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Disability rights campaigner calls for more help at petrol stations

Disability rights campaigner calls for more help for wheelchair users at petrol stations.

Jennie Berry, a wheelchair user from Hartlepool who has recently become the owner of a specially-adapted vehicle, said she finds filling up her car at petrol stations ‘difficult’.

Ms Berry, who is paralysed from the waist down, adds that despite there being mobile apps available which enable those requiring extra assistance to alert service providers to their arrival – such as Assist-Mi, few garages make use of them.

She said: "Certain petrol stations ask me to pull on to the forecourt, flash my hazard lights, beep my horn and wave my arms [to attract attention from the kiosk].

"I've also been told to go to a different petrol station or to get someone else to put the petrol in for me, but why should I have to rely on someone else to fill up or drive around?

"There are measures in place for lorry drivers to fill up. They have certain lanes. Why is there nothing in place for someone like me?"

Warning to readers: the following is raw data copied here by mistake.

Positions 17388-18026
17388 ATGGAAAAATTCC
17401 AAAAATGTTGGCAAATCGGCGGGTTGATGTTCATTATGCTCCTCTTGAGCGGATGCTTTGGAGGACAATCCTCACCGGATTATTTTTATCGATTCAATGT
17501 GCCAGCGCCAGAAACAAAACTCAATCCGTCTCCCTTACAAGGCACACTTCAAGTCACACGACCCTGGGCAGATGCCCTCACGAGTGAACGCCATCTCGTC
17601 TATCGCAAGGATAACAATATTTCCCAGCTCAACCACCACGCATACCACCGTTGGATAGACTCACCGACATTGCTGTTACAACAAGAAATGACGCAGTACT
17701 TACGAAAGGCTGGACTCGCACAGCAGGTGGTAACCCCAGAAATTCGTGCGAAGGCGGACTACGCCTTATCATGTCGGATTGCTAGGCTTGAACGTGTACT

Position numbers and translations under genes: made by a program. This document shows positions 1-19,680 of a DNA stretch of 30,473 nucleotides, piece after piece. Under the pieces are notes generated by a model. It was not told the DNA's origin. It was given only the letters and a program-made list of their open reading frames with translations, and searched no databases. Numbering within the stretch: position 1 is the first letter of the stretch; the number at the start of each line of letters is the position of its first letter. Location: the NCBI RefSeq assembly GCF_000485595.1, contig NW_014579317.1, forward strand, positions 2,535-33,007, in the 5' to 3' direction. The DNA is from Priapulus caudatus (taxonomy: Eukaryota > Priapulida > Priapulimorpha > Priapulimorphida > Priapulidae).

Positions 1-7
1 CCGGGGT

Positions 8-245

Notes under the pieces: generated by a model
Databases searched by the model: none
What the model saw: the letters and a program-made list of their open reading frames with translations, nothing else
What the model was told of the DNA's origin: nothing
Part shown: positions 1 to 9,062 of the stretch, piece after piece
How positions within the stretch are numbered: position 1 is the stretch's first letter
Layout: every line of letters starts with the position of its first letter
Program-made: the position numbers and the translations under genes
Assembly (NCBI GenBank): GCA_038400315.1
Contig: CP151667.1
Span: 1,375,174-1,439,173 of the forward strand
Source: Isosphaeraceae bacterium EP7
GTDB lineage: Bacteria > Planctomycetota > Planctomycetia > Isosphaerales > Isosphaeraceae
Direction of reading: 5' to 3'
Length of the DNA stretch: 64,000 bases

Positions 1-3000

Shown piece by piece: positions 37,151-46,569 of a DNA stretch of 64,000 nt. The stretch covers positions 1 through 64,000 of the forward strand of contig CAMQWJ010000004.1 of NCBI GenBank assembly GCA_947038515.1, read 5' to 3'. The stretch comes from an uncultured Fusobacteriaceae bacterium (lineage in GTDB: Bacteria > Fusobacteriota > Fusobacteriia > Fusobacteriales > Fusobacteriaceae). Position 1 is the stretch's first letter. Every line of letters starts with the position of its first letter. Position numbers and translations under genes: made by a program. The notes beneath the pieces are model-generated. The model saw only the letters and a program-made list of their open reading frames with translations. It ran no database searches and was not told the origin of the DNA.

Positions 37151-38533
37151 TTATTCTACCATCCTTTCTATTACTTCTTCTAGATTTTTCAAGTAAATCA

The Petrol Retailers' Association (RPA) advised it "would always be willing to consider possible solutions".

Mik Scarlet is wheelchair user who advises transport companies on working practices, said he has encountered difficulties for 40 years.

"If you can't adapt what you do, you add staff to help. Instead of having one person, have two to provide assistance if it's needed."

However, RPA spokesman Phil Monger, who is also disabled and uses crutches, said that is often not possible because of costs.

"If a person is driving locally, they can establish a relationship with a local petrol station about when assistance would be available and when the best time to visit would be," he said.

"Apps rely on retailers setting them up with considerable costs and no guarantee anyone will use them."